The Delray Beach City Commission will discuss on Tuesday whether to accept a $2 million state grant to install a bike path along Swinton Avenue that some residents bitterly oppose.
The opponents say that project will ruin the ambiance of the city’s historic district and make the road more dangerous to travel. They are particularly upset about removing more than 100 trees along Swinton.
The state awarded the city the money five years ago. The project was proposed by an organization known as Human Powered Delray. It calls for paving and putting in bike lanes on Swinton from NE 4th Street down to SE 10th Street.
Fast-forward to the present when funds now came available and the trouble begins.
Apparently the City Commission at the time authorized the state to design the project.
But the design did not take into consideration Delray Beach’s historic district. It’s one thing to pave a road and quite another to widen it for bike lanes where the homes are already close to the road and residents have to be extremely careful when backing their vehicles out onto Swinton.
But the removal of the trees has provoked the most vocal protests. Opponents say that eliminating a canopy of mature trees that provide shade and character to a historic enclave is a terrible idea.
Opponents have tied ribbons onto the trees while signs declaring “Save the Trees on Swinton” have sprouted up all around the city.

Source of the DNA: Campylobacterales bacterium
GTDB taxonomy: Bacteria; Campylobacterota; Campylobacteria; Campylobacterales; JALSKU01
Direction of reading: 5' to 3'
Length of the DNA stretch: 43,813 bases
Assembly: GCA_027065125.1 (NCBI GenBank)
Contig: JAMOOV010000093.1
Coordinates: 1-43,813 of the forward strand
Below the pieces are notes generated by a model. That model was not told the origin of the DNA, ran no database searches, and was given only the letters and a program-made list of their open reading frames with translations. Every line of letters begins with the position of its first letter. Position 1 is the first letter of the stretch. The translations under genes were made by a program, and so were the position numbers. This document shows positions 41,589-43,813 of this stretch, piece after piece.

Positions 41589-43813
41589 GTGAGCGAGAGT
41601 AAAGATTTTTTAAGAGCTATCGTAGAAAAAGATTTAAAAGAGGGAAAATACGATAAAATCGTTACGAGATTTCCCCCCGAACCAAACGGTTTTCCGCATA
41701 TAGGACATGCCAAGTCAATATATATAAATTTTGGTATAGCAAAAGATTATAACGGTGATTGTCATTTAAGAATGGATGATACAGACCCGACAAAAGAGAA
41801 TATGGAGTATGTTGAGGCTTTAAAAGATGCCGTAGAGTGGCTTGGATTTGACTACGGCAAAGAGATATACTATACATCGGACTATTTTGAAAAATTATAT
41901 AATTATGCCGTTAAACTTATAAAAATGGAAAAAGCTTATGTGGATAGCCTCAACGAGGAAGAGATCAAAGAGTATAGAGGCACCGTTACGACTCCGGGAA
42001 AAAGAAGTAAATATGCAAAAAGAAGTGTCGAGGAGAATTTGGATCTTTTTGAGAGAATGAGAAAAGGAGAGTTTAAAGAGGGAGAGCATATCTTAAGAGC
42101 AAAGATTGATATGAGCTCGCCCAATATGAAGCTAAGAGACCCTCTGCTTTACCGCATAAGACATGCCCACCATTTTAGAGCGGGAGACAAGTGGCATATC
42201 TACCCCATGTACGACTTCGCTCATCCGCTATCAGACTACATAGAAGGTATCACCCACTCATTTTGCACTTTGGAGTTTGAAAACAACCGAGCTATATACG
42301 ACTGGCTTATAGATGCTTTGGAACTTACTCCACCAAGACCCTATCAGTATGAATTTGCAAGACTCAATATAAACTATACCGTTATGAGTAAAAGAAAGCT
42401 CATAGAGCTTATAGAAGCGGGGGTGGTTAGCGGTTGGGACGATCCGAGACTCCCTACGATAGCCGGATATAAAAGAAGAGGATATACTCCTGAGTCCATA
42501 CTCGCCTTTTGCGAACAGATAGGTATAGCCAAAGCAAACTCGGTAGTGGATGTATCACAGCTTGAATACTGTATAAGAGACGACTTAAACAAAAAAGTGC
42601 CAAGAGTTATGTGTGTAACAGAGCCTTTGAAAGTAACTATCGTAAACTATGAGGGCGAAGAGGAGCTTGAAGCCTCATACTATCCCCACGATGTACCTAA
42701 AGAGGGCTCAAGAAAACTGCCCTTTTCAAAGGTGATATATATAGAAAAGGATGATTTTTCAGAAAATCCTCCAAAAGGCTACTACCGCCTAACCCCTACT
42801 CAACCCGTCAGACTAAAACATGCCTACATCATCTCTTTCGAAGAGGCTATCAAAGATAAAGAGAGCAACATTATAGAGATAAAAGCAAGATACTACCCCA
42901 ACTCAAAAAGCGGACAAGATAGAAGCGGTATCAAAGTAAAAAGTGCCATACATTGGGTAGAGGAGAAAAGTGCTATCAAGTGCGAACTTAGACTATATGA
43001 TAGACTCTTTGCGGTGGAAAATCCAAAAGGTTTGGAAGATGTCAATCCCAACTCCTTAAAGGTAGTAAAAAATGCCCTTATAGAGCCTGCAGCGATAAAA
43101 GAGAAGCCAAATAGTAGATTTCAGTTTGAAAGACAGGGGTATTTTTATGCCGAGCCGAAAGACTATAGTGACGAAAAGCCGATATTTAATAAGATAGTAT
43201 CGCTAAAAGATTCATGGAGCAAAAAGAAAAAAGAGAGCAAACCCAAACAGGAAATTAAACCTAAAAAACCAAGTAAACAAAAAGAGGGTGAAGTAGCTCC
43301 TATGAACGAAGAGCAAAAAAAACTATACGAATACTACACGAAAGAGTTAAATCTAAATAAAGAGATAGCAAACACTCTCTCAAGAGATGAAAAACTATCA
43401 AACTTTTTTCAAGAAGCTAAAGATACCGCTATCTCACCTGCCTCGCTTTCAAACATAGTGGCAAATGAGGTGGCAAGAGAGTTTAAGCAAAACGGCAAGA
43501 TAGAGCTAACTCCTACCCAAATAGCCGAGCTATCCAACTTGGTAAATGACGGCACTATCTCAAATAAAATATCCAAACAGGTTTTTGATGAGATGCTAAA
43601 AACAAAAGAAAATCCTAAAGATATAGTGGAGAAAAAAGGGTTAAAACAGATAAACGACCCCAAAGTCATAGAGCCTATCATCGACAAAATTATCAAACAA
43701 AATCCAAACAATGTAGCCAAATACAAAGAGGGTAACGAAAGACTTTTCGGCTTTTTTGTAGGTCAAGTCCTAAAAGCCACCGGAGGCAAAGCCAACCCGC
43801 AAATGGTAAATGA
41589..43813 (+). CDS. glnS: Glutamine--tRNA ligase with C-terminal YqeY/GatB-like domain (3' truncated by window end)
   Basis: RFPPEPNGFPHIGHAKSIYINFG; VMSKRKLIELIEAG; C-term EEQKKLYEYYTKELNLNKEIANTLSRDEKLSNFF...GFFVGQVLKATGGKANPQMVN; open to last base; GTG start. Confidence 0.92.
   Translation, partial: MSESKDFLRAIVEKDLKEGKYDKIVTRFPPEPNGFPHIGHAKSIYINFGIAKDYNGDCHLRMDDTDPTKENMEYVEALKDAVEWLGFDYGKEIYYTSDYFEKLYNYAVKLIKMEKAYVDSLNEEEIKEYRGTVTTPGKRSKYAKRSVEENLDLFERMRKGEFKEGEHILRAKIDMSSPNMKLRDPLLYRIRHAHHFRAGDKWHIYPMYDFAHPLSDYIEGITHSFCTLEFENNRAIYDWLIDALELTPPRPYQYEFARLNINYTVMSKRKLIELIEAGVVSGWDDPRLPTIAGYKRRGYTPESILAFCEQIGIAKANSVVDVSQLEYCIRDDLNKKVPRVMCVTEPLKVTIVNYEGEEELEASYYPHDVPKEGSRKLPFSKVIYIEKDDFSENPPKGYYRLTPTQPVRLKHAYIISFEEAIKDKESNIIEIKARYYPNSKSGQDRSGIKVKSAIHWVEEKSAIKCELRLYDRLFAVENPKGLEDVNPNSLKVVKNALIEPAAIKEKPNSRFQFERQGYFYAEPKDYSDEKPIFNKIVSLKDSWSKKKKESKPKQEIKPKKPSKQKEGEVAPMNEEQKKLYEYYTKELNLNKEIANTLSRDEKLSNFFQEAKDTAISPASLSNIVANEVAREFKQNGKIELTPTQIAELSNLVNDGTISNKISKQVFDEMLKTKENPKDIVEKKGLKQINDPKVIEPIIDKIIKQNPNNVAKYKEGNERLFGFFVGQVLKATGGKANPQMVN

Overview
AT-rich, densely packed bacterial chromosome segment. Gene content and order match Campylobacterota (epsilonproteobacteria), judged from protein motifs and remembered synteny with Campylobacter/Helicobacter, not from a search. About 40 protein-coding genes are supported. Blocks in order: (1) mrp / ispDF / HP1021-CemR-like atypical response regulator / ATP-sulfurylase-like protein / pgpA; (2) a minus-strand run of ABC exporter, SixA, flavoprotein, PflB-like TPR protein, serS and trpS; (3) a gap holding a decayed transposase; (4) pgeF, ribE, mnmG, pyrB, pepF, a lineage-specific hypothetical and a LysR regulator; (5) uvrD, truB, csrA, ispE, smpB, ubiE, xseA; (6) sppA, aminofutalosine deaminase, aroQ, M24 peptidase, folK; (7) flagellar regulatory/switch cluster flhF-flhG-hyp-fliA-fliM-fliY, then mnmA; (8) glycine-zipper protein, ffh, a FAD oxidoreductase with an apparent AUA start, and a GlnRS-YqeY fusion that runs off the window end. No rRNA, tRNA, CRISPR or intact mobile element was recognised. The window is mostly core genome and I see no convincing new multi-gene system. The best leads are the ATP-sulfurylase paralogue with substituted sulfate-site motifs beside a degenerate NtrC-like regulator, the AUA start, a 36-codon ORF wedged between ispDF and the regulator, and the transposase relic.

The area is considered sacred ground to those who have lived here most of their lives and even more recent arrivals who value the distinct neighborhood and its special designation as one of five neighborhoods referred to as “historic districts.”
Opponents also contend that the project will affect water drainage in a city that is battling chronic flooding from sea-level rise.
Delray Beach is recognized as a city designed to promote walking and biking. Dr. Ana Puszkin-Chevlin, the city’s sustainability officer, notes that 60 percent of greenhouse gases come from tail pipes “which makes it important to get people out of cars, walking and biking.”
Second Avenue, which is close to Swinton, has beautiful bike lanes already. The city’s main shopping and entertainment thoroughfare, Atlantic Avenue, is often teeming with pedestrians.
So where does that leave us?
The City Commission will be holding a workshop on Tuesday, (Jan. 22) at 4 p.m. to discuss whether to accept the grant or find a compromise.
Opponents of the project are looking to the Historic Preservation Element in the city’s comprehensive plan which states in section 1.4.2 the city should “ensure that public infrastructure improvements such as, streets, street trees, streetlights, signage, furniture and sidewalks, with historic districts shall be designed and constructed to be compatible with and reinforce the historic character of the district.”
The city’s commissioners will have to determine if a project that would make the city more accommodating for pedestrians and cyclists is worth changing the character of its historic district.
Perhaps the answer is to ask the state to reconsider the design of the project or permit the city to pick up the design work to foster a situation where conservation and innovation can coexist.
Benita Goldstein is a civic activist in Delray Beach.
“The Invading Sea” is a collaboration of four South Florida media organizations — the South Florida Sun Sentinel, Miami Herald, Palm Beach Post and WLRN Public Media.